EXCLUSIVE – President Donald Trump is expected this week to “decertify” the Joint Comprehensive Plan of Action (JCPOA), better known simply as the Iran deal, declaring that the agreement reached in 2015 by the U.S. and five other international powers is not in America’s national interest. The matter will then be tossed back to Congress, which will have 60 days to decide whether to reimpose hefty pre-2015 sanctions.
While the President’s likely move has generated wide condemnation from foreign policy leaders — who reiterate that the United Nations nuclear watchdog agency, the International Atomic Energy Agency (IAEA), has maintained Iran is in compliance — a new 52-page investigative report by the National Council of Resistance of Iran (NCRI), entitled: “Iran’s Nuclear Core: Uninspected Military Sites,” obtained exclusively by Fox News and slated for release Wednesday, asserts that the country’s nuclear weapons program has far from halted.
“It has been known for years that Iran has two nuclear programs — one is civilian and the other, the military, has the goal of giving Iran its first nuclear bomb,” Alireza Jafarzadeh, deputy director of the Washington office of the NCRI, also referred to as the Iranian Resistance, and considered the primary opposition coalition to the clerical administration of Iran, told Fox News. “The civilian sector of the nuclear program has systematically provided a plausible logistical cover for the military sector, and acts as a conduit for it. The military aspect of the program has been and remains at the heart of Iran’s nuclear activities.”
The Iranian Resistance has been monitoring the Islamic Revolutionary Guard Corps-controlled entity tasked with building the nuclear bomb, the Organization of Defensive Innovation and Research (Sazman-e Pazhouheshhaye Novin-e Defa’i), known by its Persian acronym SPND, for nearly two decades. SPND is comprised of 7 subdivisions, each of which carries out a certain portion of nuclear weapons research.
The unit responsible for conducting research and building a trigger for a nuclear weapon is called the Center for Research and Expansion of Technologies for Explosion and Impact (Markaz-e Tahghighat va Tose’e Fanavari-e Enfejar va Zarbeh), known by its acronym METFAZ.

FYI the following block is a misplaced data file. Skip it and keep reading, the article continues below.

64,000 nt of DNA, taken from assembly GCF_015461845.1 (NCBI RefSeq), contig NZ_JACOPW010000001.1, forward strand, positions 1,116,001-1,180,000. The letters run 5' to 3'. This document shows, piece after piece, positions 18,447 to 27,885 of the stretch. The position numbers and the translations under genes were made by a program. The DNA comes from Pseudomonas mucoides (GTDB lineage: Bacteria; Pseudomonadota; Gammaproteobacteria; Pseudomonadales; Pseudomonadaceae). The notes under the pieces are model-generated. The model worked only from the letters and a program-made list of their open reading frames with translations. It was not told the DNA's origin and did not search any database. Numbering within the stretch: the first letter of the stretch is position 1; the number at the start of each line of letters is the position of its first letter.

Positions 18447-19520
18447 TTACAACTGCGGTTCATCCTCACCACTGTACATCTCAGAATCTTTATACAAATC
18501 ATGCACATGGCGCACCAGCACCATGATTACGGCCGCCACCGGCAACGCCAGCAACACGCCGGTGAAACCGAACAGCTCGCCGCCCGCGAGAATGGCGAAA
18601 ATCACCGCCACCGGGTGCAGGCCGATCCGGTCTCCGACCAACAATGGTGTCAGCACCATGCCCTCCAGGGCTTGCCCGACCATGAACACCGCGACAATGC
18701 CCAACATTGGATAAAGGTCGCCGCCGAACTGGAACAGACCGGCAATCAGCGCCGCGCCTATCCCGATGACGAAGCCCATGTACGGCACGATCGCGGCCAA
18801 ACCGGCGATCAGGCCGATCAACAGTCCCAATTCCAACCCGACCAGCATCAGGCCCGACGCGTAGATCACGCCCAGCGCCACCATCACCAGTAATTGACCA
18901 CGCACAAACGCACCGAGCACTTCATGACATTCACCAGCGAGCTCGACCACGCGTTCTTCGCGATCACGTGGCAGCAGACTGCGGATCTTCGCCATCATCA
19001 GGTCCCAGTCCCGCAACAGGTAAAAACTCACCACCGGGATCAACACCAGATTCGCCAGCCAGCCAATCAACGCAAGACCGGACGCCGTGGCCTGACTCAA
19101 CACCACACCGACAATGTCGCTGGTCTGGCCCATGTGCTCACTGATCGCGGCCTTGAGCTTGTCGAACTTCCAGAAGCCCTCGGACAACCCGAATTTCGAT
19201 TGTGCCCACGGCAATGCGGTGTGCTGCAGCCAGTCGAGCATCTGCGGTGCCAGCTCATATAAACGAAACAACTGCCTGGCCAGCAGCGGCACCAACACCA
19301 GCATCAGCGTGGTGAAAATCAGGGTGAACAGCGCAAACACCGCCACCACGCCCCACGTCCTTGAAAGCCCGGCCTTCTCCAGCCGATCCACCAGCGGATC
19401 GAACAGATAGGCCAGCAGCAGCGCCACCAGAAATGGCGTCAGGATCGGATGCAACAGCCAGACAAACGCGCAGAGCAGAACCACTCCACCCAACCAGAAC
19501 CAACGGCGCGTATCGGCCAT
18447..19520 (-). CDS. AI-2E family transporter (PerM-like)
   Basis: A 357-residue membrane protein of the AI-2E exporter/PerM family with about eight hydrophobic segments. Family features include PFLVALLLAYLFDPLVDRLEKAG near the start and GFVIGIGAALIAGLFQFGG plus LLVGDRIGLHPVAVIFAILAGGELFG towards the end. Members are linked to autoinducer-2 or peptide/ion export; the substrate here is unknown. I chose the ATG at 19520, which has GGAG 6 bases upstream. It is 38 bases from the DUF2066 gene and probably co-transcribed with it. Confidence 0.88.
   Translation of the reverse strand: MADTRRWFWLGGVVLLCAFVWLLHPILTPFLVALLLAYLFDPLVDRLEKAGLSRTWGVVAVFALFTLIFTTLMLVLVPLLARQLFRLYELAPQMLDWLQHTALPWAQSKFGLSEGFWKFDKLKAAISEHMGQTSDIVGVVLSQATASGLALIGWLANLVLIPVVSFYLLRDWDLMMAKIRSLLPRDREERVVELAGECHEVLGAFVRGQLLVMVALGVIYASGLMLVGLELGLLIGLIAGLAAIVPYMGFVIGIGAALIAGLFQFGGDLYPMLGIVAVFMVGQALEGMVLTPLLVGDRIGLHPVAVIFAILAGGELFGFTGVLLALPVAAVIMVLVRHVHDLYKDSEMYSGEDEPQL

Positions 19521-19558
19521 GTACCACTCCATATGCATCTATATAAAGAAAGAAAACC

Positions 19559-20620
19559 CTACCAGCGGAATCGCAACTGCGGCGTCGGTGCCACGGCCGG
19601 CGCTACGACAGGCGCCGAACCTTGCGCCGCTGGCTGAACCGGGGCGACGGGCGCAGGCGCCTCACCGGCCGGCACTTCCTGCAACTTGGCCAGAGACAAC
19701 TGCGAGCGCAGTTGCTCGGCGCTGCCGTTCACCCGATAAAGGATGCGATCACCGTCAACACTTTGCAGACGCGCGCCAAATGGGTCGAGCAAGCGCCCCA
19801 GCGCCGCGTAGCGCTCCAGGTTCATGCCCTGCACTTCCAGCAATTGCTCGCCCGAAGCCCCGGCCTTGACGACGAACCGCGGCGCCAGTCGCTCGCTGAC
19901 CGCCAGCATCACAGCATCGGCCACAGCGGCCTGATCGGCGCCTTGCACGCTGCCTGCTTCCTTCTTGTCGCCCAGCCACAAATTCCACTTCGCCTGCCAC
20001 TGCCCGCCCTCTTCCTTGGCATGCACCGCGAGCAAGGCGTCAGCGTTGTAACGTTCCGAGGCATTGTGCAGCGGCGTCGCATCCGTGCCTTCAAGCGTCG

Since April 2017, when the NCRI found out about a new military location being used by SPND, the coalition has focused its attention on all the potential SPND sites that we suspected were tasked with building the bomb. The NCRI’s investigation inside Iran was conducted by the network associated with the Mujahedin-e Khalq (MEK), which was responsible for blowing the cover off the program, particularly since 2002.
“The more we investigated, the more we realized that the weaponization program is fully operational,” Jafarzadeh said. “The military sector has gone through changes in name, location and reorganizations over the years. However, it has never halted its work and key figures in the sector have remained unchanged.”
The IAEA did not immediately respond to a request for comment on the report but has maintained that Iran remains in compliance with the terms of the agreement. The IAEA Director-General Yukia Amano stated in Vienna last month that they have all the access they require, and that the verification process is a “robust” one. He also said the agency does not differentiate between military and civilian sites.
Meanwhile, the U.S State Department did not immediately respond to a request for further comment on the matter.
One of the key issues of the verification process, the report states, has been access to Iran’s military sites. The regime’s highest officials — from Ali-Akbar Velayti, a foreign policy advisor to Ali Khamenei, the current Supreme Leader of Iran, to Gholam-Hossein Sa’edi, brigadier general of Iran’s elite IRGC, have stated publicly over the past month that they will continue to refuse to allow IAEA inspections of their military sites.